Ginger is one of my favorite herbs.
I adore the assertive flavor of ginger, but it’s also very good for you: ginger is reputed to remedy digestive issues including stomach upset and nausea.
I enjoy using fresh ginger in my cooking and I like snacking on and adding crystallized (aka “candied”) ginger to all sorts of recipes, as well. Crystallized ginger is one of those things I’ve wondered about making pretty much every time I’ve placed some in my shopping cart. Years of wondering, people. Years.
Turns out it’s a lot easier to make than I imagined it would be.
To make candied/crystallized ginger at home, you’ll need a fairly large amount of fresh ginger. Since it was my first time trying this recipe, I candied a 1/2 pound piece…
…but you can easily double the amounts of everything.
I cut the ginger with a mandoline slicer- mandolines are great for ensuring slices with uniform thickness- but if you don’t have one, a very sharp knife can be used instead. If you do have a mandoline, always use care when slicing because the blades are VERY sharp.
Make sure not to discard the syrup when you strain the ginger slices: it’s great mixed into seltzer and tea, and I imagine it’s fantastic over yogurt (or vanilla ice cream), too.
Slices of purchased candied ginger are usually completely covered with sugar: I used a fairly light hand when I sprinkled mine, and I chose demerara sugar for the final toss because I love the color, size, and taste of the crystals. The type of sugar and the amount you use for the last step is up to you. Use less if you want your candied ginger to retain a spicy bite, and more if you like your candied ginger to be quite sweet.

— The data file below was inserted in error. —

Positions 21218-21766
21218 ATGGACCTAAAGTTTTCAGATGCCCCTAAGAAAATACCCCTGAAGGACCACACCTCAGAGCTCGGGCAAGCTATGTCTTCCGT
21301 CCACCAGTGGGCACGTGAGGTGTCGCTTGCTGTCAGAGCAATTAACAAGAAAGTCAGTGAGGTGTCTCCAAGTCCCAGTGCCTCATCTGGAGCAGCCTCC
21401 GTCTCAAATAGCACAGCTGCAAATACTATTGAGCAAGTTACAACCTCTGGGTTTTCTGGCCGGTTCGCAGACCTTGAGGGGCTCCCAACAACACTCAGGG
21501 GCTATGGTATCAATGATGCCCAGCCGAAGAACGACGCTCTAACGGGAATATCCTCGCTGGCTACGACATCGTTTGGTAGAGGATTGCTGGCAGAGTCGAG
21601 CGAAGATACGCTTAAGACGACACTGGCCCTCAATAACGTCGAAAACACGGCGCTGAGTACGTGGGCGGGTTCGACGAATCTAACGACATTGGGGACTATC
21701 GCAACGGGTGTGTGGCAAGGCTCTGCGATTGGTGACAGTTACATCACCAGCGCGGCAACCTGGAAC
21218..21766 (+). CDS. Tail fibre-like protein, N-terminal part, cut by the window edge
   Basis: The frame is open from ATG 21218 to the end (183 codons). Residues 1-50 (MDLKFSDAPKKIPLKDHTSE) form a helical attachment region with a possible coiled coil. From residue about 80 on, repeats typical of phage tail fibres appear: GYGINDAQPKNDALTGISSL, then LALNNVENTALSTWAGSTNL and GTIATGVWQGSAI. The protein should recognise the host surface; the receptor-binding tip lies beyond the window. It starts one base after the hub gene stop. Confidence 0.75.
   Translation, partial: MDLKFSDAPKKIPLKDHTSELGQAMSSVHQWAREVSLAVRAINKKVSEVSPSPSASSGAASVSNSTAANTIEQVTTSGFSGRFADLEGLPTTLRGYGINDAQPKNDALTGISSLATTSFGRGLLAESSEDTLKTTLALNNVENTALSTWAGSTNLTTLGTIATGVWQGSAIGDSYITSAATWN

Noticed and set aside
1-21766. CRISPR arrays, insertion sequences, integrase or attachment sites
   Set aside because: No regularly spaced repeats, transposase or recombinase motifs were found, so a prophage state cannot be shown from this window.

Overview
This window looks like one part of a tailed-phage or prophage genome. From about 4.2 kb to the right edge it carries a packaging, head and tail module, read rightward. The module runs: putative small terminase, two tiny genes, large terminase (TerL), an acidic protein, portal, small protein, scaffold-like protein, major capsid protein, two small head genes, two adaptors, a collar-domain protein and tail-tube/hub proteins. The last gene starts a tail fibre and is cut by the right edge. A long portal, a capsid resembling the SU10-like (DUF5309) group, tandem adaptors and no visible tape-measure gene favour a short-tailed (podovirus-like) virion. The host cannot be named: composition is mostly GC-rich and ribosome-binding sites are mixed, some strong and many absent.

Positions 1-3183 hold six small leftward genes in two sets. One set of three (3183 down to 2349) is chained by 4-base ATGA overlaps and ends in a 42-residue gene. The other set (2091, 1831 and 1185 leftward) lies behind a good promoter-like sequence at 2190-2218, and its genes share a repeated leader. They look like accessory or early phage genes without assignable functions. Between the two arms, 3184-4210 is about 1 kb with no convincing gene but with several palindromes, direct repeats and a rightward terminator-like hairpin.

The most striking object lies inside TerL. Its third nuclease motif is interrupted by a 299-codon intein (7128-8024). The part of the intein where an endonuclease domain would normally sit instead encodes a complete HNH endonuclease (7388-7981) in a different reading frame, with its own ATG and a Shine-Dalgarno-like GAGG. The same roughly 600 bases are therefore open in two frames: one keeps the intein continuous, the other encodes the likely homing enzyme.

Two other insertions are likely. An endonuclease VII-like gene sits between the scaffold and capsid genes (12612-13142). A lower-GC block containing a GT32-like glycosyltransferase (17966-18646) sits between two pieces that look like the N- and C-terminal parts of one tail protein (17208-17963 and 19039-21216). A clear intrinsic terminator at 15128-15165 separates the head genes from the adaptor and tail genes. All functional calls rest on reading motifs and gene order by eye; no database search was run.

Recipe for Crystallized Ginger
*1/2 pound fresh ginger, peeled
*1/2 pound organic sugar, plus additional sugar for tossing the cooked ginger slices
1. Slice the ginger into 1/8 inch thick slices using a mandoline or a sharp knife. The slices should all be the same thickness so they cook evenly.
2. Put the sliced ginger into a pot on the stove and pour in enough water to just cover the ginger. Bring to a boil, then reduce heat and allow to simmer for about 45 minutes until most, but not all, of the liquid has cooked off (you want about 1/4 cup of liquid to remain).
3. Add the sugar to the ginger slices and remaining water. Bring to a boil, then reduce heat to a simmer. Allow to cook, stirring occasionally, for about 20 minutes.
4. Drain the ginger slices over a colander, reserving the ginger syrup for another use.
5. Spread the wet ginger slices out on a cooling rack set over waxed paper. Sprinkle one side of the slices with organic sugar. Allow to dry for a few hours, then turn over and sprinkle the other side with organic sugar.
6. Once sprinkled with sugar and completely dry, the slices will keep in an airtight container for several months.